Faith Gaillot considered a journalism career, but took a commercial art course simply by chance her senior year of high school. As the course ended, she made a promise to her enthusiastic teacher to pursue her art. She went on to take art classes in college and was fascinated by the emotional possibilities in pen and ink drawings.
Realism has always been important to Gaillot. Classicists like Michelangelo and DaVinci, who were attracted to religious subjects, are particular favorites. Perhaps that’s why Southern Maryland’s churches hold a special fascination. She noticed that much of the art displayed in local galleries features subjects like water scenes and old barns, so she decided to work on something different — something she was inspired to draw. She recounts that a collector once said to her, “Your drawing of the church just speaks to me. You give it a soul, a heart.” Gaillot elaborates, “People seem especially attracted to these.” She has made a point of including these highly detailed church drawings in her shows.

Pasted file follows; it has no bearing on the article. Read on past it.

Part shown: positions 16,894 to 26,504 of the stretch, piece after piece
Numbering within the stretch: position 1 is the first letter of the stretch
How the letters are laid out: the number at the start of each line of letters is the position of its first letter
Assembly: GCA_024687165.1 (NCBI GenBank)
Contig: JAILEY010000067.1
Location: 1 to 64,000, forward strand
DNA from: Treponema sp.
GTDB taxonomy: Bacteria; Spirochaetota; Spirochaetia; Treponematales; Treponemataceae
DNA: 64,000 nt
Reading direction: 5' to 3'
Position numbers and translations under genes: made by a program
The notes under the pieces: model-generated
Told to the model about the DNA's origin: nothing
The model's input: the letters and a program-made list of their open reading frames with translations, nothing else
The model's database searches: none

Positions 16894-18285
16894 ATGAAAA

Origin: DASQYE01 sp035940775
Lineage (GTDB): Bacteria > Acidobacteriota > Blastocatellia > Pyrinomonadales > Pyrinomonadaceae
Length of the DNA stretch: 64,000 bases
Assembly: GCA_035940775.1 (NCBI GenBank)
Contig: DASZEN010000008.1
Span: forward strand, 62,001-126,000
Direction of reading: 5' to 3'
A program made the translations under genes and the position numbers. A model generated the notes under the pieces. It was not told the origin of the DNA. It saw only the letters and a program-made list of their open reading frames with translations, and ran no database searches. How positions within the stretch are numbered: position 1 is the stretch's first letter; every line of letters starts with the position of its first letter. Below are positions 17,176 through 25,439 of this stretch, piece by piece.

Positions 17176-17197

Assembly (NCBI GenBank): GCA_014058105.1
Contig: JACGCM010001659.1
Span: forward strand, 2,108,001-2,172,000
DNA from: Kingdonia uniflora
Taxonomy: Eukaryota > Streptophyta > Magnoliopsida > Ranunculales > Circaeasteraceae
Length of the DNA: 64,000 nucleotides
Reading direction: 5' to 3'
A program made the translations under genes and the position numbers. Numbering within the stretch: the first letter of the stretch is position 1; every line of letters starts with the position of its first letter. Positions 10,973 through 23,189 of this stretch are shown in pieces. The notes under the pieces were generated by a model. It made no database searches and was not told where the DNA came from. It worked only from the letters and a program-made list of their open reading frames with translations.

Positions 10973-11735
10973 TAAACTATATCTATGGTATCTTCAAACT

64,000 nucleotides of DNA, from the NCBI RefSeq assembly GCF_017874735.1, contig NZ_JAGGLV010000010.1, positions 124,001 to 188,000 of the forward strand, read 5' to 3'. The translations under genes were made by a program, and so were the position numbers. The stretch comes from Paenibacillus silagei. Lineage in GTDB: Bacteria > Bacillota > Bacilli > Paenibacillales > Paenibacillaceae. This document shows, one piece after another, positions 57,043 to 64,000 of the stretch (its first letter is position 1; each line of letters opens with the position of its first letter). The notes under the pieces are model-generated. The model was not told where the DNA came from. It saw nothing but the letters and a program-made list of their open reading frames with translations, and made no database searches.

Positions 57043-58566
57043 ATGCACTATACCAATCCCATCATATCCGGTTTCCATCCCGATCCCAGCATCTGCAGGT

Gaillot describes her process. “I do a basic outline, then freehand draw in pen and ink. I find that it’s the most challenging medium and demands that I stay focused. What makes it beautiful to me is the intense detail. You can’t camouflage mistakes easily. I use only one pen, and I have made it work for me… maybe I have finally conquered it. The rewards are great!”